With the dust now settled on the 2016-17 Premier League campaign, IBTimes UK's sport writers can now begin dishing out the awards highlighting the best and the worst of the English top flight this season. Here, we pick the players who rocked up at their new clubs last summer and wasted little time in becoming fundamental to the cause.

Nick Howson: David Luiz (Paris Saint-Germain to Chelsea)

There has arguably never been a signing made in the Premier League that has been more derided and absorbed with less seriousness than Luiz's return to Stamford Bridge. During two-and-a-half years with the Blues he at best looked like a competition winner living the dream at the heart of the Chelsea defence.

But Antonio Conte would have the last laugh. The Brazil international has been a calming and consistent presence in the second meanest back-line in the top flight; in stark contrast to the cavalier individual who had lurched his way through club and international football either side of his career in west London.

George Flood: Victor Wanyama (Southampton to Tottenham Hotspur)

Awards of this nature are always highly subjective and dependent on a specific set of criteria. Arguably no new signing has made as great an impact as N'Golo Kante at Chelsea, as evidenced by him becoming the first player to win back-to-back Premier League titles with different clubs in addition to scooping a whole host of individual gongs including PFA Player of the Year and FWA Footballer of the Year.

Victor Wanyama
The Kenya international has immediately become part of the furniture at Spurs. Reuters

However, few summer purchases represent such stonkingly great value for money as Wanyama to Tottenham. Signed for a paltry £11m fee after entering the final year of his contract at Southampton, the Kenyan international has quickly become an integral member of Spurs' midfield since reuniting with Mauricio Pochettino at White Hart Lane. While the likes of Dele Alli and Harry Kane inevitably draw the lion's share of plaudits, Wanyama is often equally as pivotal to their success.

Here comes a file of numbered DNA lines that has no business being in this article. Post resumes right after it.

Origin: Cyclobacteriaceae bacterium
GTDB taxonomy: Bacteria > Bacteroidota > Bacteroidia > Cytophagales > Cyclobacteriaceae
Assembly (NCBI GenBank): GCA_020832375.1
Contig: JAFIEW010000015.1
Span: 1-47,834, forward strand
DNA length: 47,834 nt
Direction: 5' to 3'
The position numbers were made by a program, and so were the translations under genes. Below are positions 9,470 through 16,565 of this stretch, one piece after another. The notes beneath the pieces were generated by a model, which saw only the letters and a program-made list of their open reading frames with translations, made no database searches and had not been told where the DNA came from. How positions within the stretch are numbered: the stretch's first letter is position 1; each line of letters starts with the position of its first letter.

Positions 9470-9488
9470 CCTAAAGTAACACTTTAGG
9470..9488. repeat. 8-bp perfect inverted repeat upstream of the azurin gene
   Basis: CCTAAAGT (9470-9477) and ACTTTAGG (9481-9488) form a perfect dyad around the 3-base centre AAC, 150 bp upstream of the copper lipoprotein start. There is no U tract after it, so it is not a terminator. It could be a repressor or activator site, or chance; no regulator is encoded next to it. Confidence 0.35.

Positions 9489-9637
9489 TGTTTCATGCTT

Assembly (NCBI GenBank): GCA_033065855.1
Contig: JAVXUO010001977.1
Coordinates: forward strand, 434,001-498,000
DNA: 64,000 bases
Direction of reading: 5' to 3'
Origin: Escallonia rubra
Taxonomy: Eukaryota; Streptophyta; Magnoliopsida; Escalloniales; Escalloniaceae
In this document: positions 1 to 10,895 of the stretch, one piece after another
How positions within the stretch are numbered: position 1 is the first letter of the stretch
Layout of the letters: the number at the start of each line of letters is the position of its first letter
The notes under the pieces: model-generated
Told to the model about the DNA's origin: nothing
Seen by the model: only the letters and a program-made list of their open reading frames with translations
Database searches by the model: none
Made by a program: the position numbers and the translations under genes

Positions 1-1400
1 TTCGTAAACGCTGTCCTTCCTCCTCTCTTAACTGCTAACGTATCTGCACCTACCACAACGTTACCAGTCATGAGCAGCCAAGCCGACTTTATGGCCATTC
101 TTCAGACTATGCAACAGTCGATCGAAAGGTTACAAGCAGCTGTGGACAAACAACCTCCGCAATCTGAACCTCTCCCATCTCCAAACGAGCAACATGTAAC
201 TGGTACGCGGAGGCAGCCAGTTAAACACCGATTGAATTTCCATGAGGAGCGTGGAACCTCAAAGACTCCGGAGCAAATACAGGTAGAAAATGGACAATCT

Tony Mogan: Zlatan Ibrahimovic (Paris Saint-Germain to Manchester United)

Let's not delude ourselves with notions that Zlatan's arrival in Manchester was free of charge; United made him one of the best players in the league last summer. But they have certainly got their money's worth. 28 goals and nine assists in all competitions is a remarkable return for the 35-year-old who wasted little time in shooting down suggestions his chance to make the Premier League his playground had been and gone.

United's attack has looked out of sync and cumbersome at times this season amid Anthony Martial's struggles and Wayne Rooney's continued decline, but the former Sweden international has been a saviour of sorts. The veteran has scored winners against Southampton, Crystal Palace and West Brom this season along with vital equalisers against Liverpool, West Brom and Everton. That's 12 points he's responsible for. Take him out of that side, and Jose Mourinho's first season at Old Trafford is a whole lot bleaker.

Zlatan Ibrahimovic
Where would United be without this man's goals? OLI SCARFF/AFP/Getty Images

Eduardo Fernandez-Abascal: Fernando Llorente (Sevilla to Swansea City)

The Spaniard joined Swansea as a free-agent and has been the key to keeping the Welsh club in the Premier League in a season where they have had three different managers. The former Juventus star has scored 15 of Swansea's 45 goals this season and no one has scored more headers than him (8) in the Premier League.

Rhod Cannon: David Luiz (Paris Saint-Germain to Chelsea)

Derided when he arrived, Luiz has bowed and listened to the demands of Antonio Conte and has transformed into a pivotal figure at Stamford Bridge. Defensively sound with costly mistakes largely cut out, The Brazilian's distribution and ability to spread the ball has proved vital to Chelsea stretching compact defences. He may have been playing with a knee injury since December, but Luiz has not allowed that to dilute the quality of his performances.

David Luiz
Luiz thriving back in west London. Getty